|T.J. Graham (Buffalo Bills)|
But for the harm they do to others, the macho types who seemingly need to prove their own manliness - usually to themselves, first and foremost - by wanton displays of homophobia. I have yet to meet a straight man who is comfortable with his own sexuality who needs to use displays of homophobia to bolster his own sense of adequacy and normality. Yes, Jason Collins has come out, but we continue to see display of homophobia from assholes like Atlanta Falcons corner back Asante Samuel who had to whine about Collins "flaunting" is sexuality. As if the straight pro athletes don't flaunt theirs. An op-ed in the Washington Post by Patrick Burke, the a founder of the You Can Play Project and a scout with the Philadelphia Flyers, looks at the continuing problem of players like Samuel. Here are highlights:
In the same week that much of the country was congratulating Washington Wizards center Jason Collins for coming out as the first openly gay male athlete on a major league sports team, I met with a National Hockey League player about why tweeting “no homo” is unacceptable, and I addressed a Major League Soccer team whose player had taunted an opponent with an anti-gay slur.
While many sports fans were shocked by the ignorance of Miami Dolphin Mike Wallace, who questioned, right after Collins came out, why any man would be gay when there are “all these beautiful women in the world,” I just sighed. Wallace’s question wouldn’t even make the top 10 list of ignorant things I’ve been asked by professional athletes in the past year.
Don’t get me wrong: I’m thrilled for Collins. As a straight guy, I can’t imagine how free he must feel to start living on his own terms. I also have huge admiration for what he is doing. He’s both a role model and a reference point for understanding what it can mean to be gay.
What Collins is not, unfortunately, is a sign that professional sports have gotten over their confusion and concern about gay athletes.
People talk a lot about the testosterone-fueled culture of sports, but I think this problem has more to do with insularity. . . . . male athletes end up being behind in their sexuality education.
[My late younger brother] Brendan was patient with me, answered my stupid questions and got me to see the locker room through his eyes. He helped me realize what anti-gay slurs, tossed around casually, sound like to a closeted athlete. He helped me appreciate how much focus and energy it takes to hide who you are.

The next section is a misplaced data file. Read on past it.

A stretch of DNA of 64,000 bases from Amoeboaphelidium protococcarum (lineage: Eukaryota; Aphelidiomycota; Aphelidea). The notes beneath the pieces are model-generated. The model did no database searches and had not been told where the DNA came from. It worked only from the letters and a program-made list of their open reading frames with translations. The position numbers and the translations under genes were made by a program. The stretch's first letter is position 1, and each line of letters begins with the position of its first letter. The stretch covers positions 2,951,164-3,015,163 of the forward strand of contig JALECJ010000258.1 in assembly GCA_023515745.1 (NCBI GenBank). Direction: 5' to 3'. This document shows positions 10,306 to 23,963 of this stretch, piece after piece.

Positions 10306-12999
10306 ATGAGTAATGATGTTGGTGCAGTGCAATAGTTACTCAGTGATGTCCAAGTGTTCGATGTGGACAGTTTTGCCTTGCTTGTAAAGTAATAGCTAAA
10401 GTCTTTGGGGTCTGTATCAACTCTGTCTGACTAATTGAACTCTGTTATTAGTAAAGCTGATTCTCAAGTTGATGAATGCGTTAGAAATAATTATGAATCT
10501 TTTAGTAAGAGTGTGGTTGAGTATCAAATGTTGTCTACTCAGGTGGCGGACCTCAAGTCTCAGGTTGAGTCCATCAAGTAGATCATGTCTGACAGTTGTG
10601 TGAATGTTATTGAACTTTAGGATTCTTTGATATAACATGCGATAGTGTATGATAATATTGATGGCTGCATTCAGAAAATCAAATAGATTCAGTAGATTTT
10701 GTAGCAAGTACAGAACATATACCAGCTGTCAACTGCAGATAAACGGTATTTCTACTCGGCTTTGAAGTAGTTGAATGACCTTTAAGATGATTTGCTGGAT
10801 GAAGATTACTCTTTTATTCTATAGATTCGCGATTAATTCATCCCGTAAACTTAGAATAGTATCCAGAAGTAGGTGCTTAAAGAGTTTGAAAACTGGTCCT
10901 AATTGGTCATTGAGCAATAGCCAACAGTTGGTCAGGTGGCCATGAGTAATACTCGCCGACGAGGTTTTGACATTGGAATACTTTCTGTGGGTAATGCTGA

The questions [from straight athletes], too, are remarkably similar from one place to the next. The most common one I hear: “Will he look at me in the shower?” I say no. After that, it’s often: “I’m Christian. How do I deal with this?” I suggest that treating those around you with respect is a central tenet of Christianity. The hope is that providing a space to ask questions will clear up the confusion and alleviate the concerns.
I also always speak alongside a LGBT athlete, so that the voices most affected can help drive the discussion and so that it’s not so abstract. Players may think they don’t want a gay teammate. But if they see someone who is a great athlete and fun to hang out with — and who happens to be gay — they might change their minds.
The sports world is about as politically incorrect as you can get, and it always will be. Collins’s teammates will make fun of him for being gay. And that’s a good thing. If his teammates weren’t cracking jokes at his expense, that would mean they were uncomfortable about his coming out and felt the topic was off-limits. The usual banter is much better than silence.
But the key is understanding the difference between joking that reinforces team bonding and language that offends. Until that’s clear, I’ll keep going from going from city to city, team to team, league to league, making the long walk down the locker room hallway to a roomful of athletes with questions. I’ll fight to be patient, no matter how absurd the questions may seem.
Kudos to Burke and his efforts to end homophobia.